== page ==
After a stellar 2016, automakers and forecasting experts expressed confidence nationwide car sales would maintain their breakneck pace in 2017. Indeed, IHS Markit predicted global car sales were poised to reach 93.5 million on the year, and the Center for Automotive Research forecast a 2% uptick in U.S. auto purchases.
At the year’s halfway mark, are these lofty predictions holding up? Not by a mile, analysis suggests.
While certain nameplates have hustled off showroom floors, on balance, new-vehicle sales haven’t lived up to the hype. In April, as an example, an estimated 1.4 million new cars and trucks sold in the U.S., amounting to a seasonally adjusted annual rate of 17 million, according to car shopping platform Edmunds. That’s down 8% from the previous month and off 4% on a year-over-year basis.
Motor vehicle purchase frequency didn’t improve much in May. Retail sales totaled 1.2 million on the month, according to LMC Automotive and J.D. Power and Associates. A decrease of nearly 3% compared with the same period in 2016, the seasonally adjusted annual rate was 13.4 million, or 212,000 fewer compared with last year.
Jessica Caldwell, director of industry analysis for Edmunds, indicated that given the trend, slowing sales may continue.
“These year-over-year declines [could] become more typical as the year progresses,” Caldwell warned. “But there’s no reason to be in panic mode. Historically, car sales are still strong.”
Car buying surge in past decade
Thanks in part to incentives and discounts, consumers have purchased both new cars and various types of auto insurance at a rapid clip over the past decade. During the lead up to the recession, motor vehicle sales understandably slipped, dropping to 10.4 million from the previous year’s 13.2 million and 16.1 million in 2007, according to USA Today. Since 2009, sales have strengthened consistently, reaching 17.5 million last year, slightly above 2015 as the most ever in a calendar year.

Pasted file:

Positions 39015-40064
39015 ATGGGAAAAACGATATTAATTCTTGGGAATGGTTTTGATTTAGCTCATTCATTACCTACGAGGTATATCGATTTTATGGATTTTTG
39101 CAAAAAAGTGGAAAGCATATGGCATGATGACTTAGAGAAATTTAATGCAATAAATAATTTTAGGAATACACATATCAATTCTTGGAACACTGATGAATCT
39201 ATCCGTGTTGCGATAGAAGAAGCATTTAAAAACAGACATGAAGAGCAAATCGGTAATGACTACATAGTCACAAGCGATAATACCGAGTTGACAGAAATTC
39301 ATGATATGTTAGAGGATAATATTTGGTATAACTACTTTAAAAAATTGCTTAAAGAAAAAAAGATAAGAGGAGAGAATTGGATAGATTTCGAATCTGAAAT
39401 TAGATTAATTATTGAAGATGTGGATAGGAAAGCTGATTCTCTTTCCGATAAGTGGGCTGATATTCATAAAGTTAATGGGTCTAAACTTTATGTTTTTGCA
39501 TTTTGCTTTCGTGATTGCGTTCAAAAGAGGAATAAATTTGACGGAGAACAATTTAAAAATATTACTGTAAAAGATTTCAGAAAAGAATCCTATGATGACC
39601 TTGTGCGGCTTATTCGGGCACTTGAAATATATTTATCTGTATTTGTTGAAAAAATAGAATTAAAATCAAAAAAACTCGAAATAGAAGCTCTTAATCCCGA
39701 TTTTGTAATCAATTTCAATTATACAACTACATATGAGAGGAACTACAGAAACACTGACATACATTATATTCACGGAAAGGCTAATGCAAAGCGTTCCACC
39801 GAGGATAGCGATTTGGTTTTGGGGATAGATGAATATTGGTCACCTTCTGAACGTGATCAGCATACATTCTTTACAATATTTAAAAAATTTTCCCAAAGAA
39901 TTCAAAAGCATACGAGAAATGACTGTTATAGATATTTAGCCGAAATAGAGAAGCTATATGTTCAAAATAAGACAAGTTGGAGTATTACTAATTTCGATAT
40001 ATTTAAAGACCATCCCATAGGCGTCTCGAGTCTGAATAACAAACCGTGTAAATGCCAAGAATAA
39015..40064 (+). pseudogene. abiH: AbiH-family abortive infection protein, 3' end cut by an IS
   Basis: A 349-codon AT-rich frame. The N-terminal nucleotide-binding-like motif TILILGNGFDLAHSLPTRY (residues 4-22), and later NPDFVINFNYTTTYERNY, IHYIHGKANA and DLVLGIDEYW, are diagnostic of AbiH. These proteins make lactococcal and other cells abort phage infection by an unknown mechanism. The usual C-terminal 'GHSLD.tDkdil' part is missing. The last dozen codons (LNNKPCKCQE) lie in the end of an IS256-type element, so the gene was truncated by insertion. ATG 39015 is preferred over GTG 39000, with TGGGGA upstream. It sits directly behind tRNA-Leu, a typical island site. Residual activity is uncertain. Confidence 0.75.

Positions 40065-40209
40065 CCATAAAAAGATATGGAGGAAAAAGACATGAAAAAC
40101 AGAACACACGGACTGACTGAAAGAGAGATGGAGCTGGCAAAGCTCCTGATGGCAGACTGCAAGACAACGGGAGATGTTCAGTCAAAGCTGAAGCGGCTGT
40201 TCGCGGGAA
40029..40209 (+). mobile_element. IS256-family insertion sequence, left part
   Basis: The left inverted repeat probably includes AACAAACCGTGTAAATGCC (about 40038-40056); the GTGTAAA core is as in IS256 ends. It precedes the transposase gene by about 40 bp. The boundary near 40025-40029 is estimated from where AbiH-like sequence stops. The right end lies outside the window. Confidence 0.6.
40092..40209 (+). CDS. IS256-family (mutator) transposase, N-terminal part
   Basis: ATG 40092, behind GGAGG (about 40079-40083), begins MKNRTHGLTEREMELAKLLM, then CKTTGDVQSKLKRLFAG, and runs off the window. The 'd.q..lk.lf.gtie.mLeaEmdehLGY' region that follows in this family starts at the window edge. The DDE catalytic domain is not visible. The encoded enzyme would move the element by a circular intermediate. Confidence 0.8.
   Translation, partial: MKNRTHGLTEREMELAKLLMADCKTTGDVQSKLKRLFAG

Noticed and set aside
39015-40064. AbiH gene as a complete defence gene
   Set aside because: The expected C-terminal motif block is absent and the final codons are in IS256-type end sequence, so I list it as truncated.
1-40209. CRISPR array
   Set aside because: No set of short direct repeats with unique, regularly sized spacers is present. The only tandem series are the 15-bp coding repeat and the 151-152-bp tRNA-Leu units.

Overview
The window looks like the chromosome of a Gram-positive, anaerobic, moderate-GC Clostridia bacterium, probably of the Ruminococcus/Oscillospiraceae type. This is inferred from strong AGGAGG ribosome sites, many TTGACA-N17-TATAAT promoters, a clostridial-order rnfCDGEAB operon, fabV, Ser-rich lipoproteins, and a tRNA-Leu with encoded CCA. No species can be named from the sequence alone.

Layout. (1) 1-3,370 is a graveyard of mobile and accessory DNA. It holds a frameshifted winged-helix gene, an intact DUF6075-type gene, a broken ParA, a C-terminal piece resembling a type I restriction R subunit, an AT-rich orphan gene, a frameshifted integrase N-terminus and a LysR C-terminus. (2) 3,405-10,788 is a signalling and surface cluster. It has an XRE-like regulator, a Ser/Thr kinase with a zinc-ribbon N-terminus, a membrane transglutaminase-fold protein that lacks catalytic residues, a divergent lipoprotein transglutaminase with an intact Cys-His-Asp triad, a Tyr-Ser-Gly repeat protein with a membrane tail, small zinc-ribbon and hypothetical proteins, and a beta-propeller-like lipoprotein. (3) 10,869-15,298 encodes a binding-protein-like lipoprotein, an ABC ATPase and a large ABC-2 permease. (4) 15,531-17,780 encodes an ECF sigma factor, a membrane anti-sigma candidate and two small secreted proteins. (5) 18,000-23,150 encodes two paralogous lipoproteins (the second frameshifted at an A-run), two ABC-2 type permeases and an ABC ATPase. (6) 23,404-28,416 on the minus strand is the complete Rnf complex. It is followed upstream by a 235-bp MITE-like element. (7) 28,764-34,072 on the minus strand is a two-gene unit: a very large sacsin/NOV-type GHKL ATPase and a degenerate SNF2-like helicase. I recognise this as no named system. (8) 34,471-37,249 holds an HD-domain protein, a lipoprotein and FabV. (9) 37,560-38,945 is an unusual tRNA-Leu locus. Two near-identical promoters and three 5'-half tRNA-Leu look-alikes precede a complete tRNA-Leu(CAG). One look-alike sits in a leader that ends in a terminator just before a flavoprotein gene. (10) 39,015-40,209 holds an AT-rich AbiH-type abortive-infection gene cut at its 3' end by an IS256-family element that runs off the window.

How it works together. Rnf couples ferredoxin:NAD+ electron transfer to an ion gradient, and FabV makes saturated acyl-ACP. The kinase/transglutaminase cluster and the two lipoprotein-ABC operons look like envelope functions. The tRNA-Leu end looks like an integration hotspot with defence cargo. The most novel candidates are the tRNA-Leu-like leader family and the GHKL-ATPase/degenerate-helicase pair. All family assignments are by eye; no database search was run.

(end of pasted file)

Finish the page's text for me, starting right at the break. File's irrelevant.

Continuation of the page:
But it’s looking like the car buying boom may have finally reached its ceiling, prompting forecasters to ratchet down their previous presumptions. For instance, Morgan Stanley believes the grand total will be 17.3 million once 2017 concludes. That’s 1 million fewer than what the investment giant had predicted.
Unlike home listings, which are snatched up almost as quickly as they’re put up for sale, new cars are remaining on lots for longer periods. On average, vehicle turnover at auto dealerships is approximately two-and-a-half months, according to J.D. Power. It’s the first time turnover has been above the 70-day threshold since 2009.
Auto sales may dip to 17.1 million in 2021
Though some describe the pullback as more of a blip than a long-term trend, others believe it’s a forerunner of what’s to come. The Freedonia Group, a subsidiary of MarketResearch.com, is predicting 17.1 million light-vehicle buys in 2021, due to short-term interest rate hikes. Most new-car buyers finance their automotive purchases.
What does this all mean for consumers? It could result in deep discounts, cooling off sticker prices for budget-minded buyers. New-car transaction prices in May averaged $33,261, according to vehicle valuation firm Kelley Blue Book. That’s roughly 3% more from a year earlier.
Whether you’re buying a new car or are shopping around for a new insurer, Elephant Auto Insurance has just the policy that you’re looking for and at the right price.
This article is intended for informational purposes only. It does not replace or modify the information contained in your insurance policy.